How exactly does a new Community Plates site get started? Food rescue volunteer and head of D.C. Food Recovery Working Group, Josh Singer, shares how he became involved with Community Plates and the newest location in our nation’s capital. This post was originally featured on https://dcfoodrecovery.wordpress.com/
If you’d like to support the D.C. site launch and food rescue in our nation’s capital, please visit our campaign page.
40% of all food produced in the US ends up in the dump and close to 20% of all families in DC feel some form of food insecurity. This is why organizations in DC and all over the country are working to recover the food before it gets to the dump and direct it to people who need it the most.
But one major barrier to food recovery is transportation. How do you get the extra food from a restaurant to a food pantry when neither organization has the capacity to transport the food? One solution to this dilemma is a food runner program.
Exactly 1 year ago a small group of people working at different food recovery organizations in DC decided to form the DC Food Recovery Working Group in order to promote food recovery programs and organizations happening in DC and develop new city-wide food recovery programs. To decide what to focus on we brainstormed all the barriers to donating food and there was one barrier that kept coming up in every scenario…transportation.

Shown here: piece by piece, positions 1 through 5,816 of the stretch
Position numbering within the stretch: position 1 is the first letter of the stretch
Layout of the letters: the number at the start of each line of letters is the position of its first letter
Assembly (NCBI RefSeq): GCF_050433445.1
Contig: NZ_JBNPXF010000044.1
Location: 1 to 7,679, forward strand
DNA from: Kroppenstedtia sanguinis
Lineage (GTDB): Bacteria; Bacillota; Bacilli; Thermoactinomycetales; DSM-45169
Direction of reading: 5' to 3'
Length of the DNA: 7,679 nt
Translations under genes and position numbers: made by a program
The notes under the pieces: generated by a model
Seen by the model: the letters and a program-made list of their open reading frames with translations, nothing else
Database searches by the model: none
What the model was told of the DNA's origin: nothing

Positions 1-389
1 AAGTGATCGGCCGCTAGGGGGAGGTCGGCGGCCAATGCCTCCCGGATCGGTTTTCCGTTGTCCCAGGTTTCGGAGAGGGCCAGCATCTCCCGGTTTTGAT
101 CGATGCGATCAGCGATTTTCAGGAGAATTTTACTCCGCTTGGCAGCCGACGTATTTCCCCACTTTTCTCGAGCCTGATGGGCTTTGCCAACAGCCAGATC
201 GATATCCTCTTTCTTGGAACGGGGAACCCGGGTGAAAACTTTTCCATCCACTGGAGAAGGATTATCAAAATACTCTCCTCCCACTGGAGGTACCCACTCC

The working group decided to reach out to food runner organizations to see if anyone was interested in starting DC’s first food runner program. A food runner program is usually an app or website that coordinates volunteers to help transport extra food to food pantries, removing the transportation barrier. We eventually found the non-profit Community Plates that was already interested in DC for their next food runner site.
The working group partnered with Community Plates to build a network of places in DC that have extra food (restaurants, farmers markets, schools, caterers, etc.), food pantries that need food, and volunteers to help transport the food. In September, Community Plates did a soft launch in DC and immediately started to recover food.
I signed up for the program by downloading an app (or you sign up on the website http://foodrescue.us/getinvolved/ if you don’t like apps) that showed me a variety of places in DC that have extra food, what time the pickups are, and where to take the food for donation. As someone who is not app savvy I found it incredibly easy. I was able to search for the right pickup that was most convenient for me by location and time and I signed up for a pickup.
My pickup was at the 6th and I Synagogue on a Saturday at 1pm. Super convenient for me. I was also sent detailed instructions to a food pantry 10 minutes away to drop it off. I rescued enough food to easily feed 50 people and it took me less that 30 minutes.
If you’re looking for a way to make a huge difference at your convenience without much effort or inconvenience, check out DC’s First Food Runner Program Community Plates.
If you would like to be a Community Plates food rescuer in DC you can sign up here: https://app.foodrescue.us/register or contact the DC Site Director, Kate Urbank at email@example.com for more information.
Check out all the food I recovered!!!!